If I Am Facing Bankruptcy, Will I Need To See A Judge?

The term Bankruptcy Court does not always mean what it does in the traditional sense of Court. Like any other legal proceedings, a Judge does oversee the bankruptcy process.

However, the debtor will not need to appear before a Judge. The bankruptcy attorney may need to appear before the judge if certain circumstances arise, but most of the debtor’s interactions will need to appear before the bankruptcy trustee.

If the debtor hires legal counsel and other creditors try to file any notices or requests or make any objections, the bankruptcy attorney may have to appear in front of the Judge.

However, the client does not need to attend. However, this does not mean that the debtor will not need to appear before the court.

Meeting of Creditors

This appearance in court where the debtor needs to appear is otherwise known as the “meeting of creditors.” This meeting is held for both Chapter 7 and Chapter 13 bankruptcies.

The meeting is also called a 341 hearing. The purpose of this meeting is to answer questions about the information provided by the debtor in the bankruptcy petition.

Who Runs the Meeting?

The 341 hearing or “meeting of the creditors” is run by the bankruptcy trustee who was appointed to oversee the case. The trustee is normally an attorney trained in bankruptcy law.

This individual is in charge of going through the debtor’s property and distributing proceeds to the creditors.

What Happens at the Meeting?

Normally, the bankruptcy trustee will conduct an interview of the debtor. He or she must verify the information given by the debtor in the paperwork submitted to the court to see what debts exist, as well as what can be sold to satisfy debt that exists.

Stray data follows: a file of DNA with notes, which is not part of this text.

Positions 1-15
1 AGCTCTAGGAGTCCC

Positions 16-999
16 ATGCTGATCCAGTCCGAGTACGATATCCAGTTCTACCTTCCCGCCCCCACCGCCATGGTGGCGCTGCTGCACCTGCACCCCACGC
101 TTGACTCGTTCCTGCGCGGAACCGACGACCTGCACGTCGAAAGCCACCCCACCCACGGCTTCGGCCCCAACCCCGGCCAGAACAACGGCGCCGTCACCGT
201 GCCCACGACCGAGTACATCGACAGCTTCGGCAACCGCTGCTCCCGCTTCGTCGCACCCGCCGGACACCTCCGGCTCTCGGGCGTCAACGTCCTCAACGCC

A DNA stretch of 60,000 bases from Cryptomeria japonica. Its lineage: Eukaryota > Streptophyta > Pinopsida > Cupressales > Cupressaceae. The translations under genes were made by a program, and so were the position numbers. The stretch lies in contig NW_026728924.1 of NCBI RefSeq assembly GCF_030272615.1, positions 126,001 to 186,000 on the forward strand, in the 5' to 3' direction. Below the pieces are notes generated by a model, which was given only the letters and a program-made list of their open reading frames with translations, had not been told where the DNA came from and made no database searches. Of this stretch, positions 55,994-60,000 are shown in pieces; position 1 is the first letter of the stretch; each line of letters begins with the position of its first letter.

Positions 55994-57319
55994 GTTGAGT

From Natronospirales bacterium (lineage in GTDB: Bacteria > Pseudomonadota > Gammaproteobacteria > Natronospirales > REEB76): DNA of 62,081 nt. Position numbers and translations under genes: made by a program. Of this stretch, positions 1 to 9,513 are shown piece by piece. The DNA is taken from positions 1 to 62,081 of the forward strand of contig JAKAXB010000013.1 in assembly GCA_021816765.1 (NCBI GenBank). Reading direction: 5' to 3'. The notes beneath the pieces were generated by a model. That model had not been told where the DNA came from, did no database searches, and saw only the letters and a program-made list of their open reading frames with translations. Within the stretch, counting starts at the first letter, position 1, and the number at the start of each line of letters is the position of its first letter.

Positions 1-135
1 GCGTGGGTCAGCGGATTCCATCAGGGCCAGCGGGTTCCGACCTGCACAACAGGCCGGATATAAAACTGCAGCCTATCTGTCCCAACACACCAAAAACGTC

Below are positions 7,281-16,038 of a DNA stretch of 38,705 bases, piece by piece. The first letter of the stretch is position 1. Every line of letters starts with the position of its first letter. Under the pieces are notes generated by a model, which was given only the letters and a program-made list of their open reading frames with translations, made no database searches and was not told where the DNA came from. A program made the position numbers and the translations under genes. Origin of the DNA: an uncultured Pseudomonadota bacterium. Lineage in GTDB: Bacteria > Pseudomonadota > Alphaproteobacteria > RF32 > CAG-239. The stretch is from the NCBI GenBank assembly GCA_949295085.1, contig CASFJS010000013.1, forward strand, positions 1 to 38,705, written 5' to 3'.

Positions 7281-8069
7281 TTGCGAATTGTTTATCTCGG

In most cases, there is no property for the bankruptcy trustee. In those cases the trustee submits a statement to the Court stating that nothing is available.

Before the meeting, the trustee will already have reviewed the petition, schedules and all support documents. These documents will include pay stubs of the debtor, tax returns and other documents showing the debt of the filing party.

However, the trustee needs to make sure that the debtor is telling the truth and needs to go through everything to ensure that no discrepancies or mistakes exist or were made.

What Mistakes or Discrepancies Could Exist?

They can include a number of things. The debtor could have entered in something incorrectly or left out an asset, whether intentionally or by mistake.

The trustee will also make sure that assets that were disclosed were properly valued and that nothing was fraudulently concealed or transferred prior to filing.

Chapter 7 Versus Chapter 13 Bankruptcy

The types of questions asked in a bankruptcy proceeding do vary between Chapter 7 and Chapter 13 bankruptcy filings.

In Chapter 7 bankruptcy, the bankruptcy trustee will pay off creditors with proceeds obtained from selling all of the nonexempt assets in the bankruptcy estate. Most Chapter 7 cases are what are called “no asset” cases meaning there is no property available to the trustee.

However, in Chapter 13 bankruptcy, the trustee will reorganize the debtor’s debts to allow him or her to keep nonexempt property in exchange for paying back debt via a repayment plan.

Therefore, questions will go more into what the debtor’s monthly income is, monthly expenses and more to ensure that enough disposable income exists to allow for a repayment plan that works for all parties involved.

Again, the trustee will also want to make sure that all assets are being reported, as well as income. If any income is concealed or hidden, that will cause major problems down the road for the debtor and can be considered fraud.

Do Not Worry

The key here is to be upfront and honest with the bankruptcy trustee. If everything was disclosed properly and no assets or debts were hidden, the debtor should not be worried.

No formal hearing before a judge will be needed. The meeting of creditors will be simple, to the point and short. If all goes well, the debtor will never have to appear before a judge.

Contact Us Today

Facing a bankruptcy can be an intimidating process. We are here to walk you through it every step of the way. If you need assistance, Collins & Arnove can help.

To learn more, call 972-435-9738 for a free consultation or visit us online.

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